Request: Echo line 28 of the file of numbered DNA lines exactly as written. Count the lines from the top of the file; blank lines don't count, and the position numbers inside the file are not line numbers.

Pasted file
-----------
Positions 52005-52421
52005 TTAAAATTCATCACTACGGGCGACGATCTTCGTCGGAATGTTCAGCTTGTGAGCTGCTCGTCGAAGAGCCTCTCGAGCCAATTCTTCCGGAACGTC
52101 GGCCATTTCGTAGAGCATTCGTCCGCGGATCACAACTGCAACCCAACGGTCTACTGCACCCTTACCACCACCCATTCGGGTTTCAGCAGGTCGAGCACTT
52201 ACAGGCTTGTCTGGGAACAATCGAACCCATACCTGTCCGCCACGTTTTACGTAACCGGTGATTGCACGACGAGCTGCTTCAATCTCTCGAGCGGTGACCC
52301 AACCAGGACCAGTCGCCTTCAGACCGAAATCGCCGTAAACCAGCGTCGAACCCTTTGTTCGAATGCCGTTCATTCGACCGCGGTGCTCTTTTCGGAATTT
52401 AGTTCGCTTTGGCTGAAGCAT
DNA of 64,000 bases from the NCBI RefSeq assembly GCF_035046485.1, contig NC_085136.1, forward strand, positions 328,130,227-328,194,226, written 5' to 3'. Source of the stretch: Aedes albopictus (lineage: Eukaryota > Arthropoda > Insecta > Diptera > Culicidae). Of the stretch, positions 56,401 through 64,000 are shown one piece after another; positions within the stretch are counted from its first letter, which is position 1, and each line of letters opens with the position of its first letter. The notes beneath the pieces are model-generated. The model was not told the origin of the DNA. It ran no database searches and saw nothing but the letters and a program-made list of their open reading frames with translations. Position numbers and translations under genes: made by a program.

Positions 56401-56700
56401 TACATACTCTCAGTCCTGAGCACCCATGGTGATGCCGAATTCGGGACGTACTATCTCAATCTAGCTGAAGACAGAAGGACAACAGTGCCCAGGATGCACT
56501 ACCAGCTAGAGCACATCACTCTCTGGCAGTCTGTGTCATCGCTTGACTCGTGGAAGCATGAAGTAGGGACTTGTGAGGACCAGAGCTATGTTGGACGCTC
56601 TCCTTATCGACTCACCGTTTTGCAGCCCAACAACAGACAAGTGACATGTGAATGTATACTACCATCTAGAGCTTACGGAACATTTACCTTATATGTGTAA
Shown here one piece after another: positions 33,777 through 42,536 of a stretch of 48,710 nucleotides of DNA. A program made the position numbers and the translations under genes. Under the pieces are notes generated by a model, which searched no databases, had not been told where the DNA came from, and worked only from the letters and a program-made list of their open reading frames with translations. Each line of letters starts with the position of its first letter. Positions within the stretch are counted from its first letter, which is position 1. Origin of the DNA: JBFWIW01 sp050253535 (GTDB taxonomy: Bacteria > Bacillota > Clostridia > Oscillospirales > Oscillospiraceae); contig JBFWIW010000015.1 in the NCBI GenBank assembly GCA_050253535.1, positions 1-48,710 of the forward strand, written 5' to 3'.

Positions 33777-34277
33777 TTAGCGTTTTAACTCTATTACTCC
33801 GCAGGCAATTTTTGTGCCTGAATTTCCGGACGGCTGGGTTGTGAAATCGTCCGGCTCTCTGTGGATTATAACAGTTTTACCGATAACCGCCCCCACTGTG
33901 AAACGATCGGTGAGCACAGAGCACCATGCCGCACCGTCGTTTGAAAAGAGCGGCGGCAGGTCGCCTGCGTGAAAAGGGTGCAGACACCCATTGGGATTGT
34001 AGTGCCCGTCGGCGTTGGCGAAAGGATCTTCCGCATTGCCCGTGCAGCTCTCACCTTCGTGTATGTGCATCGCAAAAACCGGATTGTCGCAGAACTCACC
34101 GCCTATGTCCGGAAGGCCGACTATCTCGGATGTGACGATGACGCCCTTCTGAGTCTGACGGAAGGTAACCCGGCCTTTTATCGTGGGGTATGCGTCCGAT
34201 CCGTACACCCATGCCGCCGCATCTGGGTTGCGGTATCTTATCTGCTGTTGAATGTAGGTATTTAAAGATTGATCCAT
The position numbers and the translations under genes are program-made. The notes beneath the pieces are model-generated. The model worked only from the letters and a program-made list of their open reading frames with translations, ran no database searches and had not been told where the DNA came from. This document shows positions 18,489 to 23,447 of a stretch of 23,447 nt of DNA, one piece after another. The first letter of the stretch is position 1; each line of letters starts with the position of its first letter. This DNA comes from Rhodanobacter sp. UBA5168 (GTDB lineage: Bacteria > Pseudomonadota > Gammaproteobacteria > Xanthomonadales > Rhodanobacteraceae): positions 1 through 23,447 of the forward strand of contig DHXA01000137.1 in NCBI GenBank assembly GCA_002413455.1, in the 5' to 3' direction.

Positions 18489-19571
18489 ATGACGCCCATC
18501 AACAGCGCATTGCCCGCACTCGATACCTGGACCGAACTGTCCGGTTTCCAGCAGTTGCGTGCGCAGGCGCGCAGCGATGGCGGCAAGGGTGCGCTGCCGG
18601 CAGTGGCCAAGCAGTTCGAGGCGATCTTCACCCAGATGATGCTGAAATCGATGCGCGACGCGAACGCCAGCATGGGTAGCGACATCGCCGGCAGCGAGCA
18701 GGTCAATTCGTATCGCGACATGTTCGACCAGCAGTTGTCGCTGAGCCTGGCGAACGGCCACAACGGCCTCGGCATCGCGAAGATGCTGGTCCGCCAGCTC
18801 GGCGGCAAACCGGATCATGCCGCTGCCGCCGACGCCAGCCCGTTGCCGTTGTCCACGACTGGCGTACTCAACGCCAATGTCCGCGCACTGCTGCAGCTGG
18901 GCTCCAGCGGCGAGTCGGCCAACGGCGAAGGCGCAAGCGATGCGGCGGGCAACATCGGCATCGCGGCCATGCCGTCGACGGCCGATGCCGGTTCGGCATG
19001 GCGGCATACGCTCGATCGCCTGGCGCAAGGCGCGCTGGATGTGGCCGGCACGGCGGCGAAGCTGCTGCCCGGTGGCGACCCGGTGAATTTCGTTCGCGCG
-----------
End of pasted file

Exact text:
19001 GCGGCATACGCTCGATCGCCTGGCGCAAGGCGCGCTGGATGTGGCCGGCACGGCGGCGAAGCTGCTGCCCGGTGGCGACCCGGTGAATTTCGTTCGCGCG